Moral, legal factors make surrogacy veto best choice
Even if there hadn’t been a good moral argument for Gov. Bobby Jindal to veto HB 187, there was an additional good policy argument to do so.
This past weekend Jindal issued a veto of the bill by state Rep. Joe Lopinto that would have allowed the state’s judiciary to enforce surrogacy contracts. The bill would have allowed a married couple to hire a surrogate mother aged 24-35 to carry embryos from them and to pay only for expenses for the task and lost wages by the surrogate. It was a much narrower bill than one Jindal vetoed last year tailored to overcome many past objections to it.
But it continued to draw opposition from some, including Louisiana’s Catholic bishops, because the entire concept of surrogate births is contrary to Catholic moral teaching. It denies the unifying grace of marriage and invites the indiscriminate disposal of human life, the unused embryos. And if Jindal has demonstrated nothing else during his political career it’s that on legislation concerning bioethical questions he takes his Catholicism seriously in informing his actions concerning these.
And in light of court decisions, beginning only days after his veto of the previous version, since then another reason came to the forefront. Now that there is a jurisprudential move on to declare marriage of a single man and a single woman as somehow discriminatory, possibly if enacted the law would have been challenged by same-sex couples or single individuals claiming the limitation to married couples met this standard, much like the parasitic alien in the Alien movie series, now trying to burst out of its half-baked juridical shell providing a basis on which to declare the bill’s limitation unconstitutional. Once having surrogacy enforceable in state courts for same-sex couples, this could provide precedence to fuel attempts to bring the special privilege of marriage to them.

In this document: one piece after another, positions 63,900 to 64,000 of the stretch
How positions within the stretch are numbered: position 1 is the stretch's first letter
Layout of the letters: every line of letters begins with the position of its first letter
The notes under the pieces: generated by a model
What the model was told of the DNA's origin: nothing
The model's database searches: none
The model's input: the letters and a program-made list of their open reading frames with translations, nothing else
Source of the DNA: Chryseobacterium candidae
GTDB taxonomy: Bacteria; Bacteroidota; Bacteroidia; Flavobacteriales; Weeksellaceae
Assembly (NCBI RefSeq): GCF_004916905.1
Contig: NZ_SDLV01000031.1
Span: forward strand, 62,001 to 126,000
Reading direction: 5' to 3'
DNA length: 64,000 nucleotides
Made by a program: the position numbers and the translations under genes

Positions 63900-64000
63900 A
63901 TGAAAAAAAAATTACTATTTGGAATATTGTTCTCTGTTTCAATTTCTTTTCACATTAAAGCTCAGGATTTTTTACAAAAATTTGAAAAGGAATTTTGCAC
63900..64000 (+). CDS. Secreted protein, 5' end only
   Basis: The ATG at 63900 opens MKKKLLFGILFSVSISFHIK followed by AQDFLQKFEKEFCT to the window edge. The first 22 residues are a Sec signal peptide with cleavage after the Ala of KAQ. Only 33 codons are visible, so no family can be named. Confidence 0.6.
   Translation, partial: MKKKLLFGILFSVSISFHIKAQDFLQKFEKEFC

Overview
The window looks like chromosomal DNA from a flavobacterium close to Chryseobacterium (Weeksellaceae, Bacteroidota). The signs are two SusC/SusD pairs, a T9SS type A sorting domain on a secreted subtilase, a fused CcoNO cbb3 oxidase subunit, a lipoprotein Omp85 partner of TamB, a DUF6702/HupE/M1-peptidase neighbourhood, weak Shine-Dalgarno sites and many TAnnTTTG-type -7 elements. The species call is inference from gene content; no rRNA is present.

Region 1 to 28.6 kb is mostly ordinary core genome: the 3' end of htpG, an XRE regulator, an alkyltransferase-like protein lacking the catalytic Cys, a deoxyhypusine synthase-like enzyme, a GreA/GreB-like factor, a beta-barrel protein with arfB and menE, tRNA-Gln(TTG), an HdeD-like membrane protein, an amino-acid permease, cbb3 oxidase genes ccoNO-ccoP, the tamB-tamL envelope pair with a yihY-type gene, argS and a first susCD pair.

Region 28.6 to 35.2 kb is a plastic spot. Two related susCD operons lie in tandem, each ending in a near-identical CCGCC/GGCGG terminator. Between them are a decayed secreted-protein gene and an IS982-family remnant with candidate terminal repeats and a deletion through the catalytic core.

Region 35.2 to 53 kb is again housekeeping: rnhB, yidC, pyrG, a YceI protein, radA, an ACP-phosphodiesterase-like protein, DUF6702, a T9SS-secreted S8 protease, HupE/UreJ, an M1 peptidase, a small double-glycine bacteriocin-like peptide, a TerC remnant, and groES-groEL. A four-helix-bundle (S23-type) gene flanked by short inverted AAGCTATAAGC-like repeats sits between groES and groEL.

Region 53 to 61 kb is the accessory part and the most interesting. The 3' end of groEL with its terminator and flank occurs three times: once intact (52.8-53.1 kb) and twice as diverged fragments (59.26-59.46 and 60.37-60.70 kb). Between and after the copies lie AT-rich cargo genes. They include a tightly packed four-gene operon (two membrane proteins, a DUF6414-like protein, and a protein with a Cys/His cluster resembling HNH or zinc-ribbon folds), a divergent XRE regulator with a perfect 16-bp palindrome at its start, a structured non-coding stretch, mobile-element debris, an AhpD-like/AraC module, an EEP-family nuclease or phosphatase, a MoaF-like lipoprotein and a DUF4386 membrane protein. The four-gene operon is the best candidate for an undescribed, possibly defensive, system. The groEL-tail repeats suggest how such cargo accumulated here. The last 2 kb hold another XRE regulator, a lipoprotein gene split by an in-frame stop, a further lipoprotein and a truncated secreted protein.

The veto takes care of that, and author Lopinto interestingly notes that there would be no override attempt given his judgment of legislative sentiment. Unlike last year, when the bill in question came to the governor the day before the session ended, meaning he could sit on it until the session’s adjournment given a 10-day window to deal with bills (20 when out of session) and then veto it that could be undone only through the calling of an unprecedented veto session, this year the bill came in more than 10 days before the end of the session so Jindal had to deal with it. However, he only let eight of those 10 days elapse and nothing required him to send it back so quickly, after three days, as he is allowed during a session 12 days passage before a vetoed bill must return to its chamber of origin.
In that sense, this could mean that Jindal signaled openness to have an override occur, by allowing the Legislature an easier route to perform one than not calling off a veto session. From the perspective of his religious views, casting the veto accorded to them, but, perhaps in a recognition that he governs in a secular republic, he created an easier path for those who discount religious belief or who perceive no immorality in surrogacy to have their views become law.
The alternative is that his intelligence operations informed him that override votes weren’t there, and he decided to wrap things up sooner rather than later. That might provide a more valid interpretation, given the other reason why the bill spelled trouble, for if the bill could provide an avenue for forces seeking to redefine the Constitution and what marriage means, why not pursue the most effective way of keeping it from becoming law? Even as the veto message makes mention only of the pro-life argument, it could have been part of Jindal’s decision calculus.
Importantly, regardless of the bill’s demise, surrogacy remains entirely legal in Louisiana, only that any agreements about it cannot be enforced. And given its moral difficulties and that any bill codifying it could be used, either by sanctioning positively surrogacy for same-sex couples or through challenges to a bill denying it to them, as a tool to erode the proper definition of state-recognized marriage as between a single man and a single woman, such a bill in any form best not become law. Therefore, Jindal acted wisely.
Posted by Jeff Sadow at 09:20